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Yale Climate Opinion Maps – Canada


Overview

Public opinion on climate change is an important input into the decision-making process for the development of policies to reduce climate change impacts or prepare for these impacts. Yet opinions can vary widely depending on where people live. So why rely on just a single national average to understand public responses to climate change at the provincial and local levels?

Public opinion polling is generally done at the national level because local level polling is very costly and time consuming. Our team, however, has developed a geographic and statistical model to downscale national public opinion results to the province and riding level.

We can now estimate and visualize differences in opinion across the country, allowing a clearer picture of the diversity of Canadian perceptions, attitudes, and support for policy to come into focus. For instance, we estimate that nationally, 77% of Canadians perceive that climate change is happening. Meanwhile, only 56% in the Souris–Moose Lake riding in Saskatchewan share this view, compared to 91% in the riding of Halifax.

Explore the maps by clicking on your province or riding and compare the results across questions and geographic areas. Beneath each map are bar charts displaying the results for every question at whichever geographic scale is currently selected. See the methods page for more information about error estimates.

This research and website are funded in part by the Social Sciences and Humanities Research Council of Canada, the Fonds de Recherche du Québec – Société et Culture, the Skoll Global Threats Fund, the Energy Foundation, and the Grantham Foundation for the Protection of the Environment.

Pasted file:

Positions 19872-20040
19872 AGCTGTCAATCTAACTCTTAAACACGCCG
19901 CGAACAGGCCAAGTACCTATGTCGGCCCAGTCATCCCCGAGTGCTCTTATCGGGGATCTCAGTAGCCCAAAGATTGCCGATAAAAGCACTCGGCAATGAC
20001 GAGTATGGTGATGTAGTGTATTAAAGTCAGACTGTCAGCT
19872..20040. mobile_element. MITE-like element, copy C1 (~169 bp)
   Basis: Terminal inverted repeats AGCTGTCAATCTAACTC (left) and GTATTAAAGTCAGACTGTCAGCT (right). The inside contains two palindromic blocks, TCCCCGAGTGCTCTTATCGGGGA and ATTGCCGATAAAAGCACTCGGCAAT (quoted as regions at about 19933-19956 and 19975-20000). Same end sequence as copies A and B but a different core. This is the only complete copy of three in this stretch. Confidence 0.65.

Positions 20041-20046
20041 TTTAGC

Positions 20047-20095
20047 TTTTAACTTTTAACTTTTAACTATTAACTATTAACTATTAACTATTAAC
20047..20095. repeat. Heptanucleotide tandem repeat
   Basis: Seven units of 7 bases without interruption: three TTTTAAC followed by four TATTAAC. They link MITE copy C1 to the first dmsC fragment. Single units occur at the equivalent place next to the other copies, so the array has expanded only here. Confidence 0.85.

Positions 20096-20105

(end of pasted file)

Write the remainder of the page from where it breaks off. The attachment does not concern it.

We are very grateful to Anthony Leiserowitz, Christopher Borick, Barry Rabe for their assistance with and support of the project. Additionally, funding for individual survey waves was provided by the Ministère des Relations internationals, l’Institut de l’énergie Trottier, Sustainable Prosperity, Canada 2020, the Public Policy Forum, and la Chaire d’études politiques et économiques américaines.

For further questions about these maps or what they mean, please see our Frequently Asked Questions tab (above).

Methods

This site provides estimates of the Canadian adult population’s climate change beliefs and policy preferences at provincial and electoral district levels – a new source of high-resolution data on public opinion that can inform Canadian decision-making, policy, and education initiatives.

The estimates are derived from a statistical model using multilevel regression with post-stratification (MRP) on a large national survey dataset (n>5,000), along with demographic and geographic population characteristics.
The estimates use the same validated technique deployed by Howe et al. (2015) to estimate local-scale US public opinion. More information can be found here:

Howe, P., Mildenberger, M., Marlon, J.R., and Leiserowitz, A., (2015) “Geographic variation in opinions on climate change at state and local scales in the USA,” Nature Climate Change. DOI: 10.1038/nclimate2583.

These US estimates were validated using three different methods. First, cross-validation analyses were conducted within the dataset. The dataset was divided into two sets of respondents, with one part used to run the model and the other kept aside for validation. The model estimates were then compared to the results of the set aside respondents to directly quantify the percentage of correct answers the model predicted. These cross-validation tests were repeated multiple times using different sample sizes and dividing the data in different ways. Second, the model estimates derived from the full dataset were compared to the results of independent, representative state- and city-level surveys. Third, some model estimates were compared with third-party survey data collected by other researchers in previous years.